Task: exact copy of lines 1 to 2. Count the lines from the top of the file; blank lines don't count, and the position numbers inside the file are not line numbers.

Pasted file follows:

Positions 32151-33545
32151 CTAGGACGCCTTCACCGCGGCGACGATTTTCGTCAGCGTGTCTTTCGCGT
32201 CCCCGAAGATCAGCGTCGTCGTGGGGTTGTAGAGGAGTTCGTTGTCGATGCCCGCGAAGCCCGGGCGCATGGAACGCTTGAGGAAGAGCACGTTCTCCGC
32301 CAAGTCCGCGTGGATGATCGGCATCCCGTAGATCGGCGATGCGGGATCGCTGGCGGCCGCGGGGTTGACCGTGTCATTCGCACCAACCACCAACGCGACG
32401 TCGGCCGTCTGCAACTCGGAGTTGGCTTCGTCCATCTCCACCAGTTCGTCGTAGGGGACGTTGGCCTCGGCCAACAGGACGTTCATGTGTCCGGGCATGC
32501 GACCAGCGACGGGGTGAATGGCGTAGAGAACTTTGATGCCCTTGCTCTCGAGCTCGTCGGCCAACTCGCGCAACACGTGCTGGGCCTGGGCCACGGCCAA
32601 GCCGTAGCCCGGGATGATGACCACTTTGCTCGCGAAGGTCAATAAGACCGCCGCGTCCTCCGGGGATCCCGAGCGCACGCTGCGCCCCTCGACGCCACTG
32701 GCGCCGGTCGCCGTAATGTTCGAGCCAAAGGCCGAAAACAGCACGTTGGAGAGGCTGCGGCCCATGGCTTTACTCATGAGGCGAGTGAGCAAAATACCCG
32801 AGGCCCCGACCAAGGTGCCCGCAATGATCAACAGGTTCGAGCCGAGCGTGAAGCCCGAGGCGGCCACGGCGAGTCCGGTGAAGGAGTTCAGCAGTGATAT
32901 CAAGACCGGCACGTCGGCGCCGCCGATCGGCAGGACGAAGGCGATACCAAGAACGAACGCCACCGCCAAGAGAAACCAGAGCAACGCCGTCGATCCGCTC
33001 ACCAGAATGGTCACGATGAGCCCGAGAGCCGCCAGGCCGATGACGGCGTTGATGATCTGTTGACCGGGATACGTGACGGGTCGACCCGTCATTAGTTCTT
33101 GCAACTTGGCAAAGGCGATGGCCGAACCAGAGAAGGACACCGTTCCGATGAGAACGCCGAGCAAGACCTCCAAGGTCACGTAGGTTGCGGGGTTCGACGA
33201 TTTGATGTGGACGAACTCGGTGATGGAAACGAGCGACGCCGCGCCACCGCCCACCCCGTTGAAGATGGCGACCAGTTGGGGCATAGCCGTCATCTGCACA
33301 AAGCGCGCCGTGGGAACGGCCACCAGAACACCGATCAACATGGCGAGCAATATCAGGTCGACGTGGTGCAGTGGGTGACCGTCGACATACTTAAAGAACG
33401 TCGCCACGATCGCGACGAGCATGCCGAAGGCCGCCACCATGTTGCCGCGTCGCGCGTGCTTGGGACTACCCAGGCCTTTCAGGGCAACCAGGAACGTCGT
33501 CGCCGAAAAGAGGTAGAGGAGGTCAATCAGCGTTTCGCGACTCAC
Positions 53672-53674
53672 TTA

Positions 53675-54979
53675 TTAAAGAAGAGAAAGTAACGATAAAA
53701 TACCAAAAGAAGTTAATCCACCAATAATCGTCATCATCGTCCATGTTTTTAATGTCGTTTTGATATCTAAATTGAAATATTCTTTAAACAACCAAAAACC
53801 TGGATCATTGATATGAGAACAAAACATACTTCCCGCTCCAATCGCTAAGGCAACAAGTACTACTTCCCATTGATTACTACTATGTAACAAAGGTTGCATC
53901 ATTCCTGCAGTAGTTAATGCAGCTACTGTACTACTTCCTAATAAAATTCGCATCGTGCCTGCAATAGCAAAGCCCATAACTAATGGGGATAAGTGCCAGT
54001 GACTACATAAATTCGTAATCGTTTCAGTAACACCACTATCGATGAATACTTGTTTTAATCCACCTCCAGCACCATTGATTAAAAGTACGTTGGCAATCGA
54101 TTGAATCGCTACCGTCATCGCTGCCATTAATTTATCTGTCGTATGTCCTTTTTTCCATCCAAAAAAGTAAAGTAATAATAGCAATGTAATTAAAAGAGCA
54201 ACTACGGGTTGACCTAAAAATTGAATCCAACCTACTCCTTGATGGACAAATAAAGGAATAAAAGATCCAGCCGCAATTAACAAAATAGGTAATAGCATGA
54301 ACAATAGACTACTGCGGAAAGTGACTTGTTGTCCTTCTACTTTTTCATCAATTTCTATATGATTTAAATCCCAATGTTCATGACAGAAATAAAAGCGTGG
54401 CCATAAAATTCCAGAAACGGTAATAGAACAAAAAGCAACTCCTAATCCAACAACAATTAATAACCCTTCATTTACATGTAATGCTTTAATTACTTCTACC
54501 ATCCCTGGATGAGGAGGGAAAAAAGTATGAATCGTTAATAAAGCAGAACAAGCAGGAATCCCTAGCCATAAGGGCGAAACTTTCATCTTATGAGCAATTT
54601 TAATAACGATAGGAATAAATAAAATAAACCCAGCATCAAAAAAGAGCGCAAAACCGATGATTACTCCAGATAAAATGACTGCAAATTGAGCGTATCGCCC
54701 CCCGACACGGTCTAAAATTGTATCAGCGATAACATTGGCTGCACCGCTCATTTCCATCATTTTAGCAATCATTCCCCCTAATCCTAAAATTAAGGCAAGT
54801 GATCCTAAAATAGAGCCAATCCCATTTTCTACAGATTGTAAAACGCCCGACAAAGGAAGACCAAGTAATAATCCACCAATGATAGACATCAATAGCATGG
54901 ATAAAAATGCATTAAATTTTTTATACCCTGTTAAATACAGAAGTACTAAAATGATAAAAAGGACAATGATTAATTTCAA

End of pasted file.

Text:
Positions 32151-33545
32151 CTAGGACGCCTTCACCGCGGCGACGATTTTCGTCAGCGTGTCTTTCGCGT